Seven-Day Sentence for Absolute Poker Founder Scott Tom Simply Not Enough

Updated: October 19th, 2017 by Dev Ops

Former Absolute Poker president and founder Scott Tom has returned to his party-boat business in Antigua after spending a paltry seven days behind bars after being sentenced in a New York federal court for his actions related to the US’s “Black Friday” crackdown against online poker.

For Scott Tom, the most prominent figure among several University of Montana frat brothers who founded Absolute Poker roughly 15 years ago, the sentence was nearly a “get out of jail free” card. Tom had already agreed to a plea deal with federal prosecutors that called for a fine of $300,000, and that had already been paid in advance back in June as bail posted by Tom’s father, Phil Tom.

Scott Tom’s plea deal called for the dismissal of most of the felony counts filed against him back in 2011, when he was named as one of 11 individual defendants in the Black Friday case. Instead, he was allowed to plead guilty to just a single misdemeanor charge of being an after-the-fact accessory to an illegal-gambling operation. That’s simply because Tom could not erase his prominent role as Absolute Poker’s boss, despite his (false) claims of having departed the AP operation back in 2007, after the US’s passage in late 2006 of the Unlawful Internet Gambling Enforcement Act (UIGEA).

Scott Tom remained in charge of Absolute Poker behind the scenes for years, even as he and several of his other U-of-Montana frat brothers and executive associates hid their control of AP behind intermediate shell entities. The claim of Tom having left Absolute Poker, as made by his defense counsel in court filings, is one of those “technical” truths that still defies all reality. This writer has received several statements from third parties who had vital business contacts with Scott Tom in the years following the UIGEA’s passage; to a tee, those parties all affirmed that though not officially at AP, Tom was still in charge of the company and the site.

Tom almost got away with never even having to spend a single night in jail. His prominent Las Vegas-based attorney, James Henderson, argued that “time served” was the appropriate custodial sentence. That would have amounted to the handful of hours Tom spent in custody after returning to the US as part of the pre-arranged plea deal and bail. Tom himself was so confident of being released that he bought a return-flight ticket to Antigua for that very same evening after his sentencing hearing.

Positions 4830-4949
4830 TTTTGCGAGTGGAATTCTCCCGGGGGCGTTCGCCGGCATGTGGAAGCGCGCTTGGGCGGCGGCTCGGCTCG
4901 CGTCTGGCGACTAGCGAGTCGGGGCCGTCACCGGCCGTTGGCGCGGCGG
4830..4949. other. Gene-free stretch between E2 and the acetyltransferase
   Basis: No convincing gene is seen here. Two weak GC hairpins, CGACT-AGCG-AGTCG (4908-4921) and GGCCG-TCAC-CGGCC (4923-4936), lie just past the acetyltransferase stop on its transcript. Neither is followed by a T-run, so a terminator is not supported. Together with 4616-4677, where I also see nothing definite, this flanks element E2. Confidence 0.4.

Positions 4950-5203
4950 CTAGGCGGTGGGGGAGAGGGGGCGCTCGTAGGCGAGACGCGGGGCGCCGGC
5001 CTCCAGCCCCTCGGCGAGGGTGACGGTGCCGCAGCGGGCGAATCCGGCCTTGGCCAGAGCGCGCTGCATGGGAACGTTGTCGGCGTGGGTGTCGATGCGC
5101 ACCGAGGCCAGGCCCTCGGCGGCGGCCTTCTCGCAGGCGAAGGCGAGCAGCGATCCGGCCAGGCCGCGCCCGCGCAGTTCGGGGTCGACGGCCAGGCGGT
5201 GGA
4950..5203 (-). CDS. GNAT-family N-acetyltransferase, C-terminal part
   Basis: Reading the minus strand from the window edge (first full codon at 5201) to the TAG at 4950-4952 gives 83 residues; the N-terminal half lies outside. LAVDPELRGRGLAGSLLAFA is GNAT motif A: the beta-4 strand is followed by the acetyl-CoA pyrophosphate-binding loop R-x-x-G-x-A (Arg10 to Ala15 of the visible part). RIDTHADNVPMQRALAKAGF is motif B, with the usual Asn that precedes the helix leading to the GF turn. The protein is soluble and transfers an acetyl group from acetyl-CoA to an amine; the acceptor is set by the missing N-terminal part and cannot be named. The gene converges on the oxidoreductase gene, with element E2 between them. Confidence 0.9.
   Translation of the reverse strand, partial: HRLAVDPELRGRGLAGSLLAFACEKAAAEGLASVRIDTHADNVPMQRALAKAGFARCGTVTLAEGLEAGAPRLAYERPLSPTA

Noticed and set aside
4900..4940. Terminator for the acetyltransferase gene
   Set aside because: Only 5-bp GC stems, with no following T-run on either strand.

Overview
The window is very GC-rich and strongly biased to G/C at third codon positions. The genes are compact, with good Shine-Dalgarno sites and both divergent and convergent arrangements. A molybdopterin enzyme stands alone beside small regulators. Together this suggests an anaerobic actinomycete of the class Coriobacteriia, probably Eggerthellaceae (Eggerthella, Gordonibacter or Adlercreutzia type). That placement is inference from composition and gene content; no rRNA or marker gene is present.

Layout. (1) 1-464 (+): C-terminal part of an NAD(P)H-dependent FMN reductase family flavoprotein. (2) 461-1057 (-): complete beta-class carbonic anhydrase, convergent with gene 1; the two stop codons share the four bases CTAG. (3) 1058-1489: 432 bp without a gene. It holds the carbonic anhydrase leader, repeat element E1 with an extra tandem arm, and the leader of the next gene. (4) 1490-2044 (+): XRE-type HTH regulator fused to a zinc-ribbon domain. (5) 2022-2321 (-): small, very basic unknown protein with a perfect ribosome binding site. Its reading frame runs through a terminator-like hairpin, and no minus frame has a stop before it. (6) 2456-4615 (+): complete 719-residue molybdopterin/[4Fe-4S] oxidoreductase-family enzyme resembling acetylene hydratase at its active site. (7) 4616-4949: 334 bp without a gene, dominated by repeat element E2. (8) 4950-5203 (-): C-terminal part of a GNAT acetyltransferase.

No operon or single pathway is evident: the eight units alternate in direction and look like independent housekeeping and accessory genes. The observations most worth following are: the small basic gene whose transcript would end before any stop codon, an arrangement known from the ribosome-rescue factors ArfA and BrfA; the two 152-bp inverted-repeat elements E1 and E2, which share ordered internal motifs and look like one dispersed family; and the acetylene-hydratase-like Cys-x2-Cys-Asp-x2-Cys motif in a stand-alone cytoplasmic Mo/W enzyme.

Presiding US District Judge Barbara C. Moses termed that “a bold move,” instead departing from official sentencing guidelines by ordering Tom to spend half a fortnight in jail.

Tom’s attorney, Henderson, commented to that Judge Moses had gone “a bit rogue” in her sentencing, utterly ignoring Tom’s “rogue” behavior, which lasted well over a decade. Tom long ago dropped his own American citizenship in favor of the buy-a-passport program served up by the Caribbean island of St. Kitts and Nevis, and he may also have obtained dual Antiguan citizenship as well.

Rogue might also be an apt term for the way in which he let his stepbrother, Brent Beckley, take a larger legal fall. Beckley was assigned much of the responsibility for orchestrating with the third-party payment processors who more directly moved funds into and out of the banking system, servicing American players. Beckley ended up serving nearly a year in a federal prison in Colorado, though it was Scott Tom who brought Beckley onboard and who certainly called the corporate shots.

And of course, lest we forget, it was Scott Tom who was the primary inside cheat at Absolute Poker in that site’s own “God Mode” scandal. The “POTRIPPER” account that blatantly cheated in the “CrazyMarco” tourney was later directly traced to Scott Tom’s own laptop; and that laptop was also tracked moving around the Caribbean, island to island, matching Tom’s own vacation travels.

Scott Tom never served any time for that insider-cheating stuff. More’s the shame of it all.

So he’s back in Antigua now. He was official sentenced to non-custodial probation, though his own defense filings indicate that it was more or less a form of deportation. Scott Tom had long ago abandoned his US citizenship, so certain rights he might have wanted, he no longer has.

Still, it’s a shame Judge Moses didn’t keep him around a little longer before giving him the boot.

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